Malware may reinstall itself multiple times if you don't delete its core files. This may require tracking down dozens of files in different locations.
We recommend downloading Advanced System Repair to eradicate Malware for you (it should cut down the time to about 15 minutes).
Your laptop is one of the weakest links in your life’s security chain. Unlike your desktop PC, which stays at home, or your phone, which probably stays in your pocket or in your hand, your laptop is portable and can easily be picked up and hidden away.
Whether you’re in a college library or a Starbucks, here are 6 easy tips to help improve the security of your laptop PC:
1) Lock your laptop using a Kensington lock or similar device
Today, more and more laptop users are choosing to secure their laptops using special locking devices. These locks use a small hole on your laptop’s case called the Kensington security slot. That slot is small and reinforced by metal. When you attach a lock to that hole, it securely links your laptop to a physical object, like the wall or the leg of your desk.
Other laptop locks connect to your VGA port, printer port, and other parts of your laptop. Sometimes, these locks require keys, while in other cases, you simply need a combination. Here are some companies that make laptop locks:
Obviously, this isn’t a foolproof way to prevent laptop theft. A thief can still cut the thin lock cord using bolt cutters, and if locking to the VGA port or printer port, it’s possible to simply break the port to free the laptop.
2) Install anti-theft tracking software
Just like smartphones have anti-theft apps that can take a picture of your thief’s face, laptops have security software of their own. Most major security software companies offer anti-theft software as part of their security bundle, including:
These software programs track your laptop using IP addresses, Wi-Fi, GPS, and more. Most programs also give users the ability to remotely wipe their system or take pictures using the laptop’s webcam. Expect to pay an annual subscription fee for each of these programs, but if you’ve lost a laptop in the past, then $40 per year is a small price to pay for easy laptop tracking.
You may also be able to find free anti-theft software for laptops by searching online, although the quality of these programs varies considerably.
3) Encrypt your most sensitive data
Encrypting your data makes it virtually impossible to access. Unless the thief is using the world’s most powerful supercomputer, they’re not going to break into a 256-bit encrypted folder any time soon.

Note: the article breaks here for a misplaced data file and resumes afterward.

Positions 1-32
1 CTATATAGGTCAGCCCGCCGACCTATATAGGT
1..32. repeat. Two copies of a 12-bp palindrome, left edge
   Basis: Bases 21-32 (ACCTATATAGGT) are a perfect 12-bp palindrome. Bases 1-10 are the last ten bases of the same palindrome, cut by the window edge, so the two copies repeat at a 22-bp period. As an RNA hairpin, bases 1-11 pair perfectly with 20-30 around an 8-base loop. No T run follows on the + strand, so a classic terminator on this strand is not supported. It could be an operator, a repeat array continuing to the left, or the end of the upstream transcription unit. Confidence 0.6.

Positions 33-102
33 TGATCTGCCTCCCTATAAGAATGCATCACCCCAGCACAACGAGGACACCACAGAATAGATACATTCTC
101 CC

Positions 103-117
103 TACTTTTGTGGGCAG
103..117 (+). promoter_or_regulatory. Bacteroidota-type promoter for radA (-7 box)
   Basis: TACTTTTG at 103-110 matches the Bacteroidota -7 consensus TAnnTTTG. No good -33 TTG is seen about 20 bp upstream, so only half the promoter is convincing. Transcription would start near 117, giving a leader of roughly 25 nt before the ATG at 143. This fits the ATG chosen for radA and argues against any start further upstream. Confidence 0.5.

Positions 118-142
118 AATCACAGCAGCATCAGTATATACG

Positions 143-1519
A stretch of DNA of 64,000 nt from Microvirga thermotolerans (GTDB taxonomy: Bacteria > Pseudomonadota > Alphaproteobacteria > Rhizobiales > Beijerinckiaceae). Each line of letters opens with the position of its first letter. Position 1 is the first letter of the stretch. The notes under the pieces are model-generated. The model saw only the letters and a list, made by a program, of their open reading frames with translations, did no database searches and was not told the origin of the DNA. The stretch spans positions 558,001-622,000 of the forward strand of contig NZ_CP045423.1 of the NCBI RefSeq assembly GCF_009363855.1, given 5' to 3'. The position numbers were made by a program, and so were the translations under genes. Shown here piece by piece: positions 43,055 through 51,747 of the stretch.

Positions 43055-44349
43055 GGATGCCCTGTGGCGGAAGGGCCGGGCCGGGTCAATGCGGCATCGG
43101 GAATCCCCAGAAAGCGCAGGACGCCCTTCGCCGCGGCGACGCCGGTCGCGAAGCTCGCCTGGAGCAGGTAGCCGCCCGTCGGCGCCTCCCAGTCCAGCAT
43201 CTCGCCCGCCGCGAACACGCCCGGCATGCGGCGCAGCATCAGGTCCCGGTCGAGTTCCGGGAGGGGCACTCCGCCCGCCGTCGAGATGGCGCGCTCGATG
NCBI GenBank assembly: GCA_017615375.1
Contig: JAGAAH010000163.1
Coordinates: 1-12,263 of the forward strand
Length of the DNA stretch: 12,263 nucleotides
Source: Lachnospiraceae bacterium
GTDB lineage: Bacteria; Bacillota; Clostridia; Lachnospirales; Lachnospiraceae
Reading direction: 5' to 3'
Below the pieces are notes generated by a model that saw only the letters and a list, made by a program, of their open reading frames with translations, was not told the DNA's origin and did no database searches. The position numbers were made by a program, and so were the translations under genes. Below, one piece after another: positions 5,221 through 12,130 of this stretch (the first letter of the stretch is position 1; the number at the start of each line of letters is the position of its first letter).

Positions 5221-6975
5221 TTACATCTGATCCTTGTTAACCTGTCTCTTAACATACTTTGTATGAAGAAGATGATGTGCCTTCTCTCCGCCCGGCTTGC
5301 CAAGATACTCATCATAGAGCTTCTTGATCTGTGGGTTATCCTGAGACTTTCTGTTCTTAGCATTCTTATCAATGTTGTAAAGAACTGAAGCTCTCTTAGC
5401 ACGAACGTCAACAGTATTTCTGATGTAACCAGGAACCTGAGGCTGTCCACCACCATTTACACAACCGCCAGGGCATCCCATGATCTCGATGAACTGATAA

If you keep sensitive data on your laptop, then you should consider encrypting that data. Many versions of Windows 7 and Windows 8 come with built-in encryption software called BitLocker. TrueCrypt is another popular free encryption program for Windows, Mac, and Linux.
Encrypting your data gives you one extra step to go through when accessing your data and opening folders (you enter your password). That extra step could be the difference between losing your identity to a thief and staying secure.
4) Use HotSpot Shield when accessing Wi-Fi hotspots
Most public Wi-Fi hotspots are perfectly safe to use. However, there are some Wi-Fi hotspots designed specifically to ensnare any laptop users who come near. To avoid being sucked into these tempting hotspots (which rarely have passwords and are monitored by evil people), install HotSpot Shield and run it when accessing public Wi-Fi.
You can also use your cell phone to create your own password-protected Wi-Fi hotspot over a 3G or 4G internet connection. If you don’t want to suck up data, try logging into a corporate VPN or a school’s VPN in order to obfuscate your personal information and put an extra wall of security between you and the enemy.
5) Use a Windows login password – even if you’re the only laptop user
This step seems simple, but it’s a step many people don’t take. Even if you’re the only user on your laptop, it’s important to set up a password-protected Windows account.
Today, many laptops come with fingerprint sensors in order to give you an extra layer of security. Sometimes, these fingerprint sensors don’t work at all and should be disabled to prevent major security headaches (as is the case with my Lenovo ThinkPad). In other cases, these fingerprint sensors are an incredibly effective way to put a wall of defense between you and a laptop thief.
At the very least, you should have a complicated Windows password with an unrelated hint. It doesn’t make your laptop unbreakable, and the thief will most likely just wipe your laptop anyway, but it will prevent your sensitive personal data from being compromised.